When David Weir first arrived at Bramall Lane, he probably viewed the Johnstone’s Paint Trophy as an irritating addition to the fixture calendar.
But, four months and a flurry of disappointing results later, the Sheffield United manager acknowledged this second round tie with Hartlepool had suddenly become hugely significant.
Weir’s team entered last night’s contest searching for their first win since ending Scunthorpe’s hopes of a prolonged run in the competition a month ago and, more importantly, having taken only a handful of points from 10 League One games.
So the sight of United failing to record what would have been a morale-boosting and much-needed victory will have caused both him and his board of directors much concern ahead of a potentially season-defining sequence of fixtures coming up in League One.
James Poole was responsible for ensuring Hartlepool’s courageous effort did not go unrewarded, firing home the evening’s only goal towards the end of a first half which United controlled for long periods without ever making their advantage pay.
Jose Baxter impressed with his poise and positional sense while Lyle Taylor produced an enthusiastic shift before being replaced by Joe Ironside early in the second-half.
However, while Conor Coady hit the woodwork with a curling shot during the opening skirmishes, confidence has inevitably taken a battering at Bramall Lane in recent weeks.
United’s tendancy to over-elaborate in the final third rather than take a more direct route to goal contributed to their difficulties here, although the visitors’ industry and organisation should not be under-estimated.
Weir’s charges demonstrated lots of application, but too little pizzazz as the pressure on his shoulders was cranked up another notch.
A sparse home crowd delivered its own verdict when referee Mick Russell brought proceedings to a close.
Hartlepool arrived wrestling with problems of their own, although, despite being too close to the League Two relegation zone for comfort, emboldened by a 4-1 victory over Mansfield Town three days earlier.
Unlike Weir, who made the maximum number of changes permitted under tournament rules, Colin Cooper’s selection was more conservative, with Bradley Walker and Darren Holden the only changes to the side which started at Field Mill.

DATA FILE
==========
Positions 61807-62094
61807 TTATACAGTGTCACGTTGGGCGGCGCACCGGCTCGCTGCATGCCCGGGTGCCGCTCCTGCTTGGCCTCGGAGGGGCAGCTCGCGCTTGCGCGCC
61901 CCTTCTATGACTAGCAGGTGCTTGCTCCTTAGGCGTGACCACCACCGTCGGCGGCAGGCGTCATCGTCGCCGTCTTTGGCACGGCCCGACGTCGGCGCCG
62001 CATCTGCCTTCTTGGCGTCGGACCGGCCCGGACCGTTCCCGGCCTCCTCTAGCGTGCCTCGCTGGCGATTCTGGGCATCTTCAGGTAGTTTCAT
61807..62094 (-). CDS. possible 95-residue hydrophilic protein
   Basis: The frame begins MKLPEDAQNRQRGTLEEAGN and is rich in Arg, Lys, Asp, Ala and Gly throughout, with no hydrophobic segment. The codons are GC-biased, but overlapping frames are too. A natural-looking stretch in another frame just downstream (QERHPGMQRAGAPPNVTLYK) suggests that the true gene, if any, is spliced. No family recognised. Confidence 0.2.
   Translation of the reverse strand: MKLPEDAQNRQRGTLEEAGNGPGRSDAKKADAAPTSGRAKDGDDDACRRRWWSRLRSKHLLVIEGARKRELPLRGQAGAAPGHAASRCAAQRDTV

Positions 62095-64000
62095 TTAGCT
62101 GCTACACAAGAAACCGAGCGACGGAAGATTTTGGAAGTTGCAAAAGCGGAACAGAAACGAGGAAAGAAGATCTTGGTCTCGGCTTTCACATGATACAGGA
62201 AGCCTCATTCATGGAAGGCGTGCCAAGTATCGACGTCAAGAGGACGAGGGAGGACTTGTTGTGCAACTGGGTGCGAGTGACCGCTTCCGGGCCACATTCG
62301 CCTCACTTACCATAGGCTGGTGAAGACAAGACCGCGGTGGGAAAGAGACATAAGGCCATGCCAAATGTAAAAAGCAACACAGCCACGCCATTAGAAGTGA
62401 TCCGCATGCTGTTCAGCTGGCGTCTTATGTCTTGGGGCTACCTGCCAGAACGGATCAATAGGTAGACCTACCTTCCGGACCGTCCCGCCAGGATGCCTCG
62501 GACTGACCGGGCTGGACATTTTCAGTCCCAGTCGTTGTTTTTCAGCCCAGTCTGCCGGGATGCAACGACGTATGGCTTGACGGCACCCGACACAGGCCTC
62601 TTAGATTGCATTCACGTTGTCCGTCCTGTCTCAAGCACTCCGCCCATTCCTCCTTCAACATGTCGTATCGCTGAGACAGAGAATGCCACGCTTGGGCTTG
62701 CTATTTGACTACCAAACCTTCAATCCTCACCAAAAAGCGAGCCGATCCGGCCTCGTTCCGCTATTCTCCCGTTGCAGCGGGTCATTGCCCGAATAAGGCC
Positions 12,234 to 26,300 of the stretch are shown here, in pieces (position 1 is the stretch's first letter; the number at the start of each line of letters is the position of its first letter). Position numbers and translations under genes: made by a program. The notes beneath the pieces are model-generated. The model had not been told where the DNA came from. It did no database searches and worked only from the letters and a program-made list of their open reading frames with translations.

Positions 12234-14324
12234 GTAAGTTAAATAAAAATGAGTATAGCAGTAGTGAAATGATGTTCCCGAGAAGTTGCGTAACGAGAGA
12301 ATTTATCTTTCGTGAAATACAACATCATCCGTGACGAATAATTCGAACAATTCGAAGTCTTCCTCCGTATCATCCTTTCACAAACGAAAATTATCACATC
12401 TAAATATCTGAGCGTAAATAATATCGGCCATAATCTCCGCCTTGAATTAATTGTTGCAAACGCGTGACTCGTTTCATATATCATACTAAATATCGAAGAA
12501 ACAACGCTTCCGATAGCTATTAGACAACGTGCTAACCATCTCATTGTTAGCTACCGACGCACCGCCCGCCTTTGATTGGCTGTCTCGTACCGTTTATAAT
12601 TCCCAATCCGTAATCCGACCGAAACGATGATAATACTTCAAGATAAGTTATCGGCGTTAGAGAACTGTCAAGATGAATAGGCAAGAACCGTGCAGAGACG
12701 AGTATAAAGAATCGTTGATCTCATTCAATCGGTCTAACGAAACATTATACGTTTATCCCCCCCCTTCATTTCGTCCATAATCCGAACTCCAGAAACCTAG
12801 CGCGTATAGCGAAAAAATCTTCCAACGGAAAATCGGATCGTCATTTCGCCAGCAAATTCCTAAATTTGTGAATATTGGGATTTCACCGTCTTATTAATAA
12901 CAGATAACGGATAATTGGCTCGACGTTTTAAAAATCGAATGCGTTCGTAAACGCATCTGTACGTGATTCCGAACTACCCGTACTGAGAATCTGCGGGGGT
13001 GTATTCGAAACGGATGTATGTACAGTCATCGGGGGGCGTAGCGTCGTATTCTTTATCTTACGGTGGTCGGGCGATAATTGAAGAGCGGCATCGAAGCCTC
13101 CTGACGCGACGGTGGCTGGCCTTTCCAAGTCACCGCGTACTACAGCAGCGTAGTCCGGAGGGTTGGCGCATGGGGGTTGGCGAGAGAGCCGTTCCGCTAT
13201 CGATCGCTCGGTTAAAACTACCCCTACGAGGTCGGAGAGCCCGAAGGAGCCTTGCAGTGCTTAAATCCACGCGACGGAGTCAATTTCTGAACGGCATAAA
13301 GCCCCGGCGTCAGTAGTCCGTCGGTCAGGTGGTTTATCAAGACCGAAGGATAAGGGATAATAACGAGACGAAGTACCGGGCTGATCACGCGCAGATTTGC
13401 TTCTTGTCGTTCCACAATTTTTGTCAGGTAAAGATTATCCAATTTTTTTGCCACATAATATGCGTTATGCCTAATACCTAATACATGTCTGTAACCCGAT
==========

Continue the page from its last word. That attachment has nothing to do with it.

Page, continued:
Nevertheless, United began the match in more convincing fashion when Coady shaved the Hartlepool crossbar following Taylor’s second minute cross.
Hartlepool, despite being full of endeavour and bright ideas, lacked the cutting edge to make several promising opportunities pay until Poole’s dramatic intervention.
At the other end, United continued to threaten, with Baxter only inches away from releasing Taylor after spotting the former Falkirk centre-forward peeling off his marker before seeing a shot of his own deflected wide.
However, neither was able to fashion a clear-cut opening as the host’s troubles in front of goal continued.
League Two Hartlepool, who had earlier wasted a glorious chance to take a 12th-minute lead when Luke James miscued badly from the edge of the penalty area, continued to provide stubborn opposition.
Jamie Murphy went close from long range and Taylor scuffed a volley as the visitors’ limited United to a series of speculative shots from distance.
Moments of genuine quality, some notable exceptions apart, were few and far between.
Baxter, full of tricks and delicate touches, showcased the darker side to his character by harrassing Hartlepool’s midfield while Taylor, making a rare appearance in the first-choice 11, was clearly determined to make the most of the reprieve.
Indeed, his persistance was responsible for forcing the defensive slip which nearly sent Murphy scampering through during the closing stages of the first period.
But, just as United seemed destined to break through, Poole’s 38th-minute volley thrust put them straight on the back foot.
The 24-year-old’s execution was perfect, a flashback to the days he spent on the books of Manchester City.
The defending which allowed Poole to direct the ball beyond a despairing Mark Howard, wasless so, and the inquest into how a Holden’s routine throw had caught United napping continued as both sets of players trooped down the tunnel at half-time.
Centre-forward Marlon King, who is set to miss Sunday’s meeting with Coventry City due to international commitments, had enjoyed precious few sights of goal until Murphy hooked the ball into Scott Flinders’ penalty box, forcing Christian Burgess to clear.
Hartlepool, by contrast, continued to grow in self-belief, with Simon Walton, Andy Monkhouse and Holden combining to make inroads along United’s right flank.
Baxter, though, was alert to the danger and conceded a corner which was comfortably collected by Howard before testing Flinders’ handling following an exchange with Coady.
As United’s sense of urgency grew, so Hartlepool began to concede ground.
Ironside was crowded out after controlling Baxter’s searching cross, Harry Maguire gave Flinders a scare when his centre nearly sneaked beneath the crossbar and substitute Ryan Hall’s foraging forced Michael Duckworth to break sweat.
Baxter, United’s most creative performer, saw a first-time effort hacked away to safety after Ironside had made a nuisance of himself on the byline before King tried his luck only for Flinders to save.
The keeper also saved as Neill Collins went close at the death.
And then United departed to a chorus of boos.
Sheffield United: Howard 6, Westlake 5, Maguire 7, Doyle 6, Taylor 6 (Ironside 56, 6), Baxter 7, Collins 7, Coady 6, King 6, Lappin 6, Murphy 6 (Hall 56, 6). Not used: Hill, McGinn, Willis.
Hartlepool: Flinders 6, Austin 6, Walton 7, Poole 7, Monkhouse 6 (Richards 83), Compton 6 (Franks 79), Duckworth 6, Holden 6, James 6 (Rodney 85), Burgess 7, Walker 6. Not used: Rafferty, Sweeney.
Goal: Poole (38).
Referee: M Russell (Hertforshire).
Booking: Poole (67).